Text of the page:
A Fine Line: Engraved Technical Drawings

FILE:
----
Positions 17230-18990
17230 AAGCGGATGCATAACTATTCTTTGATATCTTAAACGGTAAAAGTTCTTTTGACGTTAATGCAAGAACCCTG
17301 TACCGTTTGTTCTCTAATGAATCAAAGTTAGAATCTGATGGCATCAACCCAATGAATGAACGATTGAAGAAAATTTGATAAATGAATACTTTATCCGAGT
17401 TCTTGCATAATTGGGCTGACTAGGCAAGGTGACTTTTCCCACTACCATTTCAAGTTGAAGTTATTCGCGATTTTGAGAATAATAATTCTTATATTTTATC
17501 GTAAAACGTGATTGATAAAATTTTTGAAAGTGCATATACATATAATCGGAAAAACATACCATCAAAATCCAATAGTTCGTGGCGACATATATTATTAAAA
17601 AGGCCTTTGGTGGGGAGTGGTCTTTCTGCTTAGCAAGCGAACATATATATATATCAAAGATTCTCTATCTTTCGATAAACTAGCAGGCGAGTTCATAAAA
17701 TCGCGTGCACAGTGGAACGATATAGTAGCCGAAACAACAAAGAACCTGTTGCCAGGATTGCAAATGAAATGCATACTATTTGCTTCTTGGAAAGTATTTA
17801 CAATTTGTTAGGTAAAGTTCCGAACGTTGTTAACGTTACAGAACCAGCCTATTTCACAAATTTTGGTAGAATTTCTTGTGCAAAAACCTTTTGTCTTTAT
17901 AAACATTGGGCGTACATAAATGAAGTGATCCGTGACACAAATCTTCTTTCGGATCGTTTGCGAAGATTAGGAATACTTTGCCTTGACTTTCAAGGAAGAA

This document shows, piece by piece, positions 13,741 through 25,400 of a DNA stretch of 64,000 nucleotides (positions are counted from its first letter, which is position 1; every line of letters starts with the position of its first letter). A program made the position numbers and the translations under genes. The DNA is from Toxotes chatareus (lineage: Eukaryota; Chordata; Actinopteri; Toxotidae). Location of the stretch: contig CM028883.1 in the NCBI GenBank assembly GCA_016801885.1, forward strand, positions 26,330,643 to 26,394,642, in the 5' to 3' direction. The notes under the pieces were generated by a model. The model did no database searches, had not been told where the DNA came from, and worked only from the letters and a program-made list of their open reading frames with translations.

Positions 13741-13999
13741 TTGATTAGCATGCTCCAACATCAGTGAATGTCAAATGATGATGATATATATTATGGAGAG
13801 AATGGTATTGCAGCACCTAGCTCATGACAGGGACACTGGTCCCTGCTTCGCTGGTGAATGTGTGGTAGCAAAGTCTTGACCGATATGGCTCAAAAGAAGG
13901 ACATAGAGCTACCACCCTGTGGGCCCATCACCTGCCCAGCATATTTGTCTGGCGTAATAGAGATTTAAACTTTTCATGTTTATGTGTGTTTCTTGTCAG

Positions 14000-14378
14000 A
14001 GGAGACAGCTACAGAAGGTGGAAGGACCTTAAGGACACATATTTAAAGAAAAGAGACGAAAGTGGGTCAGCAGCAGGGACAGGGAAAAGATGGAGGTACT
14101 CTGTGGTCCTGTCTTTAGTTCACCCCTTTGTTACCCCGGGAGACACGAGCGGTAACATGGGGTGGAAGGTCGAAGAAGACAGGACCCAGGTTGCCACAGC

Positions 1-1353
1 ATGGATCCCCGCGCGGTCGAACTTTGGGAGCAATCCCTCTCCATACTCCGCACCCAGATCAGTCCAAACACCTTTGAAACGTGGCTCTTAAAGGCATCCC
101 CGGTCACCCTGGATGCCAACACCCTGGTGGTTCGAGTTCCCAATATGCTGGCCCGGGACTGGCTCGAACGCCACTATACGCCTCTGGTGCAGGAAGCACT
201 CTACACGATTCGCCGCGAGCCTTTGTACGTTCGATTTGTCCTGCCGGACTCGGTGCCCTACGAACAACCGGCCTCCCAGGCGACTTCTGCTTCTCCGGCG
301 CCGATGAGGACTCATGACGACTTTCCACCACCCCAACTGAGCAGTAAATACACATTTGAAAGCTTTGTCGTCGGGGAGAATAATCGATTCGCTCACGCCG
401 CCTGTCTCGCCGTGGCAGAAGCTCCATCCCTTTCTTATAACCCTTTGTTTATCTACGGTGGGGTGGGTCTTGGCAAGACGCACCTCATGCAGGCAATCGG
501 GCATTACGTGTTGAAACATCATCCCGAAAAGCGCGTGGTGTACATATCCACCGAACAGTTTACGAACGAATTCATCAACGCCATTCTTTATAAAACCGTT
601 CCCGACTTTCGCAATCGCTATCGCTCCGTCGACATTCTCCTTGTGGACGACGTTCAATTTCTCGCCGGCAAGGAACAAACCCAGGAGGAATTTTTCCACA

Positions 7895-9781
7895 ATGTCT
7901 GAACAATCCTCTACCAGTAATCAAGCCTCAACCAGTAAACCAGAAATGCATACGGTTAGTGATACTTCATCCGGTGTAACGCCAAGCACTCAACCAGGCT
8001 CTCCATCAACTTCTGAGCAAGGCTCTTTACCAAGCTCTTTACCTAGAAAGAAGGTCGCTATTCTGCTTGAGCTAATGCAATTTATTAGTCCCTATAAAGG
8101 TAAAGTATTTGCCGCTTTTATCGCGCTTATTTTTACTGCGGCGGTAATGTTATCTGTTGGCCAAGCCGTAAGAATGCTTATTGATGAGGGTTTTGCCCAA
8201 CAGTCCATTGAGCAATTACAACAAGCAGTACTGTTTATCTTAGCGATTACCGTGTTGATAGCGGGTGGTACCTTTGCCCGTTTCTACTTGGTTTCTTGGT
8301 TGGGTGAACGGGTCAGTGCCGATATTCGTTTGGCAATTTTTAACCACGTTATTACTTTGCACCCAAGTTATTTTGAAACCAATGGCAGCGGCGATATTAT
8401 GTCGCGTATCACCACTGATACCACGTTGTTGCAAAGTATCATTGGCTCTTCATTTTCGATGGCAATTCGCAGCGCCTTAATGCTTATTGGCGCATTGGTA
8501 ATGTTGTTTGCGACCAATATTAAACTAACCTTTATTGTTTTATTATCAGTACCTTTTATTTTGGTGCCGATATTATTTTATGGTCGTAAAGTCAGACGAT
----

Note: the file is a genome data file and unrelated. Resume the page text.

The earliest printed books on scientific and technical subjects tended to be illustraed with woodcuts. The advantage of the woodcut for printers was that, as a relief technique—i.e. one in which the part of the image to be printed is cut out in relief from the rest of the block, much like a stamp—woodcuts could be printed on the same press as moveable type. Engravings, on the other hand, had to be printed on a different kind of press. Compared with the woodcut, however, engraving allows for the depiction of very fine detail, and it was this factor that led to the almost universal adoption of engravings for scientific and technical drawings, including architectural plans of the sort featured here. In this case, engravings are used to depict famous monuments from antiquity, such as the Arch of Trajan in Ancona (see below). The drawings themselves were provided by Giovanni Battista Cipriani, a highly versatile artist who also worked as a painter and interior designer. They were then transferred on to copper plates by Cipriani’s friend Francesco Bartolozzi. This division of labor between original artist and engraver was common in the production of engravings.